How is one to survive this winter, one of the coldest, greyest and snowiest in history?
As you can see, I chose to lighten my hair, buy a new red overcoat and bicycle on – except honestly I have not been bicycling a lot, certainly not everyday, as with previous winters. All I ask for is a morning with temps at least 10 F and no falling snow, but such mornings are rare. (As I type this, it’s 9 F and snowing.) When I manage to ride my bike, I feel so much better, physically and mentally.
My plan for combatting winter also includes appreciating the (indoor) culture that Chicago offers: going to ballets, plays, symphonies and art exhibits. If it were not for the Joffrey Ballet, the Goodman and Steppenwolf and Shakespeare Theatres, the Chicago Symphony Orchestra and the Art Institute (and, of course, my wonderful friends!), I would question daily why I choose to live in this crowded, frozen tundra.
Hello! I am just back from a quick trip to Denver this weekend to visit Melissa. Yesterday she and I grabbed bikes out of the garage (I rode her husband Chanh’s Huffy and she rode her Raleigh “Black Beauty”) for a relaxing ride around the neighborhood.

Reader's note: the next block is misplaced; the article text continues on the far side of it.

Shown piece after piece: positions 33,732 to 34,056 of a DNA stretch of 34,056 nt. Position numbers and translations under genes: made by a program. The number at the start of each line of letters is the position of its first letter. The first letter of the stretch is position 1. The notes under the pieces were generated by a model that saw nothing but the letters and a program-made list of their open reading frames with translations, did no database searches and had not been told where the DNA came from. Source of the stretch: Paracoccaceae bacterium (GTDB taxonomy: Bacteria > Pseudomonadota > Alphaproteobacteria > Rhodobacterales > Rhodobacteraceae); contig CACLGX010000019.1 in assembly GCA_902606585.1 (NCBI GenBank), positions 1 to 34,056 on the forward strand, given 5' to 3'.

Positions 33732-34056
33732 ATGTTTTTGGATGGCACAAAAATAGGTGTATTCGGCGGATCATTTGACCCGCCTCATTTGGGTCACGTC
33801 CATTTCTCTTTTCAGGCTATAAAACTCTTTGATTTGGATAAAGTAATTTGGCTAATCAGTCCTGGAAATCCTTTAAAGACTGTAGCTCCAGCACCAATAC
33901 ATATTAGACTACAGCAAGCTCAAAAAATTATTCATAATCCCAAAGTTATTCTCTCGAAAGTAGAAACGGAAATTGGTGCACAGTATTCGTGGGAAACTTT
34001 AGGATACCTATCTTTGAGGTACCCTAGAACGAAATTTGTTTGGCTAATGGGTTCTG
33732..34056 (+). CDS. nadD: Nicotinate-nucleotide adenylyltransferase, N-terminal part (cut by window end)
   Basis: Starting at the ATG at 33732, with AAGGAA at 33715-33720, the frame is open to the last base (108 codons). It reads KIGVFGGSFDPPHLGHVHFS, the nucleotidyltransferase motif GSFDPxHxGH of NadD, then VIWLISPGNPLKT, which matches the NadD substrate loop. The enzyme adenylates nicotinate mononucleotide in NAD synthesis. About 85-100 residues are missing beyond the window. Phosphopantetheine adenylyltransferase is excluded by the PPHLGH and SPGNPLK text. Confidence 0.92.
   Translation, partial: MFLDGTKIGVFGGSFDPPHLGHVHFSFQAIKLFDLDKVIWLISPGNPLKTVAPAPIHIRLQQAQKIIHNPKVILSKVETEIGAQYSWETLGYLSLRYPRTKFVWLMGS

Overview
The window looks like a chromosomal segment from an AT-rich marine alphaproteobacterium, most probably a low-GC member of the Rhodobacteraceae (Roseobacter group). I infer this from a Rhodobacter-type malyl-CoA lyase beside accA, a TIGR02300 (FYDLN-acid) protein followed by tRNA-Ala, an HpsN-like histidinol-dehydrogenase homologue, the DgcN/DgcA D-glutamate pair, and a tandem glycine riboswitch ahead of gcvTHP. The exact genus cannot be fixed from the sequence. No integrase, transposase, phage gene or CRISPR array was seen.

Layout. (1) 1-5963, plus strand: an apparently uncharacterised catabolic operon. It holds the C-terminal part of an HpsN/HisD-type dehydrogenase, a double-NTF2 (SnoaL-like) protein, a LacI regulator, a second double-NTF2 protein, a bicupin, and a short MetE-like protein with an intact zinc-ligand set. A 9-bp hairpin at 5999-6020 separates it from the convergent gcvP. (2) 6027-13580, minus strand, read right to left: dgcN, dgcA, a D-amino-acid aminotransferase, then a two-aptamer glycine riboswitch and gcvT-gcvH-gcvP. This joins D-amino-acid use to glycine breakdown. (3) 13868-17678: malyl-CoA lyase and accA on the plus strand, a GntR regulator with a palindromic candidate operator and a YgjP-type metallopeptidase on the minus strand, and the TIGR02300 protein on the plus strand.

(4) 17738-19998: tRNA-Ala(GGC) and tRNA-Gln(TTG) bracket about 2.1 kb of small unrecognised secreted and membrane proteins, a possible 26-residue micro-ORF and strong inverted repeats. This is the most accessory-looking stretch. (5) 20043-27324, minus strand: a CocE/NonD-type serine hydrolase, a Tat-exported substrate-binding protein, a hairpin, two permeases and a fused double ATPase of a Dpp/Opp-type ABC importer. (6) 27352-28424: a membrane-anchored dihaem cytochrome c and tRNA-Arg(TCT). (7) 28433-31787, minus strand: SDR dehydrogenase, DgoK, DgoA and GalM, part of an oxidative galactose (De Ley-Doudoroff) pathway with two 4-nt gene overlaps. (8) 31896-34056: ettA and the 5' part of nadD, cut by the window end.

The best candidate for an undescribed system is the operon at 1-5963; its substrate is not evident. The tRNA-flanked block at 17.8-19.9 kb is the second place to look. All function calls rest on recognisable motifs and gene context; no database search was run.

So, yeah, in Denver a ride around “the neighborhood” can be pretty darn amazing.
This beautiful scenery is in the city. After leaving Melissa’s house and crossing a calm and well-marked street or two…
…Melissa led me down a lovely trail through a huge park.
As you can see, winter bicycling in Denver is not like winter bicycling in Chicago. The bright sun and extremely clear sky were super bright, especially coming as I was from the dark and grey world of Chicago. Good thing I had my big sunglasses.
A couple of details: the cool bell on my bike and Melissa’s cute biking shoes.
The park area where we were biking actually used to be an air force base, which this huge plane commemorates.
Some areas built up in place of the old base look a bit too suburban pre-fab for my taste, but overall it is a beautiful environment.
We took a break from our ride to enjoy a refreshment at a beer garden. I love the beer culture in Denver!
Finally, we got a quick picture together before heading home.
The day before our bike adventure, we explored the town of Golden, Colorado on foot.
Where I guess they appreciate bicyclists!
This town is where Coors is brewed, but we chose to visit a couple of smaller breweries instead. First, Golden City. Their sign cracks me up.
Then an ice cream intermission for this little guy (his first!).
(He’s like – “Why are you poking me in the head, Auntie Dottie?” Because I can, baby!)